Purpose: Although nosocomial pneumonia is a common problem in intubated and ventilated patients, previous studies have not clearly demonstrated that nosocomial pneumonia actually results in increased mortality or prolongs hospitalization of these patients. In an attempt to answer these questions, we have performed a cohort study in which patients who developed nosocomial pneumonia and control subjects were carefully matched for the severity of underlying illness and other important variables.
Patients and methods: Case patients were 48 ventilated patients with nosocomial pneumonia identified on the basis of results of protected specimen brush quantitative culture and identification of intracellular organisms in cells recovered by bronchoalveolar lavage. For matching cases and their respective controls, the following variables were used: age (+/- 5 years), Simplified Acute Physiologic Score (+/- 3 points), indication for ventilatory support, date of admission, and duration of exposure to risk.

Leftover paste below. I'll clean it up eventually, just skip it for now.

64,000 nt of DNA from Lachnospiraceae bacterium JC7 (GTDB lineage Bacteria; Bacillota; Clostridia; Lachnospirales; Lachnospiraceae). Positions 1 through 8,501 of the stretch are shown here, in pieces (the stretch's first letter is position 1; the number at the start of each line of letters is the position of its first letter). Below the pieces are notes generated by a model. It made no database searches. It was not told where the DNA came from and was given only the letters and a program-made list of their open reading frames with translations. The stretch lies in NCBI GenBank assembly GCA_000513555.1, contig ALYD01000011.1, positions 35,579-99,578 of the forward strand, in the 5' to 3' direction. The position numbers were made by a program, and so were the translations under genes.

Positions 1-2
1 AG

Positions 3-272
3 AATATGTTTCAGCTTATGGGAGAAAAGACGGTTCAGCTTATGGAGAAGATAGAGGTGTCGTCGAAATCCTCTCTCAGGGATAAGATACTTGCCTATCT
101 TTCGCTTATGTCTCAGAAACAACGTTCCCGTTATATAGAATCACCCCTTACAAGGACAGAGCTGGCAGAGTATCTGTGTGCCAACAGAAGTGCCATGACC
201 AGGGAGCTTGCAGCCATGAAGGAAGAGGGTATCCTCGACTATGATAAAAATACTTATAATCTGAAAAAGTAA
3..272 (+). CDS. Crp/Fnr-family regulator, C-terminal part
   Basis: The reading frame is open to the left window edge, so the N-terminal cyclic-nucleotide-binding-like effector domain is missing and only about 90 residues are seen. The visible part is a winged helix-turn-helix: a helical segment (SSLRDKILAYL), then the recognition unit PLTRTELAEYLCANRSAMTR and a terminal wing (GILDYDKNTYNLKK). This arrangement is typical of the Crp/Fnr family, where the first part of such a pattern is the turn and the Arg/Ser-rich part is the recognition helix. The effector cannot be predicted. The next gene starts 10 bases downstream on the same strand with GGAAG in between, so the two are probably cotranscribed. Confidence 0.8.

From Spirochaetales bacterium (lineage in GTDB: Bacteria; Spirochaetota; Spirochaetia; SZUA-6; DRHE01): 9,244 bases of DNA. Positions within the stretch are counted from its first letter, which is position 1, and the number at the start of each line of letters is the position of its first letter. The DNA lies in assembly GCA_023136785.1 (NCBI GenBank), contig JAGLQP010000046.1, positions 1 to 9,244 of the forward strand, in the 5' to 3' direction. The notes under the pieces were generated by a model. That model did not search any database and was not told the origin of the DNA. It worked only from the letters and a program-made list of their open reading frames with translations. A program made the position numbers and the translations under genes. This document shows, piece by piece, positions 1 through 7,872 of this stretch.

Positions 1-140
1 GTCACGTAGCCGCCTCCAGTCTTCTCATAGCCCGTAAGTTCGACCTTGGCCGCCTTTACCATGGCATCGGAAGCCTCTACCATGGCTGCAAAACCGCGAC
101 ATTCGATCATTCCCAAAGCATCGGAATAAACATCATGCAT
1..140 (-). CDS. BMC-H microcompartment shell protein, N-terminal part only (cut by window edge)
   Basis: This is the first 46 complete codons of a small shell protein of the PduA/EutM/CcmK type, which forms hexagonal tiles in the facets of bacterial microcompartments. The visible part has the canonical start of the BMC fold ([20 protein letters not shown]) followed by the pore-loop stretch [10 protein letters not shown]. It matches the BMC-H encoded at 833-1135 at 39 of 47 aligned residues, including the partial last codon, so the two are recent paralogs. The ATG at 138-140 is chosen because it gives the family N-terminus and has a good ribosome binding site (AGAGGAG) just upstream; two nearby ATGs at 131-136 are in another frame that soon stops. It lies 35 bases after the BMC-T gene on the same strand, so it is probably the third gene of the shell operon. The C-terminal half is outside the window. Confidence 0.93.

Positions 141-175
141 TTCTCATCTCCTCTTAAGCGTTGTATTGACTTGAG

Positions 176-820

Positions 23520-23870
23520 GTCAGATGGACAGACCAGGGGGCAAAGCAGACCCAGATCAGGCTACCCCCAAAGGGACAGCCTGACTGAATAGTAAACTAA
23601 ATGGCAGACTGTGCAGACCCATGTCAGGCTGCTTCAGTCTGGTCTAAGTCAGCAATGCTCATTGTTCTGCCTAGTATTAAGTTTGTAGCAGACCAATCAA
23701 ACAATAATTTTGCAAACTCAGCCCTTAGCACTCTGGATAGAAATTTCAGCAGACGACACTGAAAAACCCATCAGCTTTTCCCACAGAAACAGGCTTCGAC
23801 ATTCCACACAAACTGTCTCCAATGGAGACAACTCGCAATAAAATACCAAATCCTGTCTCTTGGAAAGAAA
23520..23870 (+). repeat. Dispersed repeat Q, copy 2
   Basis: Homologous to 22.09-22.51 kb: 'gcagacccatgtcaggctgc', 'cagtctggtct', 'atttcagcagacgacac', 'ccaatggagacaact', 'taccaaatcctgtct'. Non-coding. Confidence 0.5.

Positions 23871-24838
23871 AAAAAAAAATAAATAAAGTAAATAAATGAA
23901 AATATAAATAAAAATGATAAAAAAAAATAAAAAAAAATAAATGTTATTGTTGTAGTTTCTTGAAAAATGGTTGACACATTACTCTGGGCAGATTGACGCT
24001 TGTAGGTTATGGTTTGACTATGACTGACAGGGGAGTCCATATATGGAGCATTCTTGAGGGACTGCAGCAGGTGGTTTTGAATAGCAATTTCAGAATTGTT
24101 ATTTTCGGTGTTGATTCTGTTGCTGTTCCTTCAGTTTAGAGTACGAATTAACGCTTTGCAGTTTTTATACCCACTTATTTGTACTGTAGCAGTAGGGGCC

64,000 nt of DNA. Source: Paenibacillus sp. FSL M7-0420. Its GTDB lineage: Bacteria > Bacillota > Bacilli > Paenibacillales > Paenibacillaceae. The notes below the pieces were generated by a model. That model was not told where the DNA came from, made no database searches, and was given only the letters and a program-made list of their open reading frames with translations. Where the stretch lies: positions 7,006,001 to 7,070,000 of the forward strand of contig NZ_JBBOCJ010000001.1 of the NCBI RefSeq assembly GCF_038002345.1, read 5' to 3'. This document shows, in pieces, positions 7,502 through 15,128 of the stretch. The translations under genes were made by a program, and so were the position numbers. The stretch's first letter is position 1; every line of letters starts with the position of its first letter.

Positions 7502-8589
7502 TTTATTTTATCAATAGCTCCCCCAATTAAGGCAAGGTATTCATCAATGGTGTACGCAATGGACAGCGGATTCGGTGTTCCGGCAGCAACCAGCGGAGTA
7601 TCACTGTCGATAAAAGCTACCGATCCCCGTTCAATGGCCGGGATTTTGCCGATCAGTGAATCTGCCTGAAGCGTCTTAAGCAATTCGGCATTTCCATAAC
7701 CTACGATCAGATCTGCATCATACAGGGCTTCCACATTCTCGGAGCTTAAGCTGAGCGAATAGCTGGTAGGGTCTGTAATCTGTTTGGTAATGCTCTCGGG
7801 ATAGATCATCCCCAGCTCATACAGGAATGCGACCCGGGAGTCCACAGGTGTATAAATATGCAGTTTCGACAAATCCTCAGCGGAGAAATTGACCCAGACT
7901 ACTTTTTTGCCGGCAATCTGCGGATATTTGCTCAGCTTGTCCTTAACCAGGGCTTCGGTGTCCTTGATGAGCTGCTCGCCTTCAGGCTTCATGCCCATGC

Results: Successful matching was achieved for 222 of 240 (92.5%) variables. The mortality rate in cases was 26 of 48 (54.2%) compared with 13 of 48 (27.1%) in controls. The attributable mortality was 27.1% (95% confidence interval [CI], 8.3% to 45.9%; p < 0.01) and the risk ratio for death was 2.0 (95% CI, 1.61 to 2.49). The mean length of stay was 34 days for cases and 21 days for controls (p < 0.02). In the case of pneumonia due to Pseudomonas or Acinetobacter species, the mortality rate was 71.4%, the attributable mortality was 42.8% (95% CI, 14.5% to 69.0%), and the risk ratio was 2.50 (95% CI, 1.31 to 4.61).
Conclusion: Pneumonias occurring in ventilated patients, especially those due to Pseudomonas or Acinetobacter species, are associated with considerable mortality in excess of that resulting from the underlying disease alone, and significantly prolong the length of stay in the intensive care unit.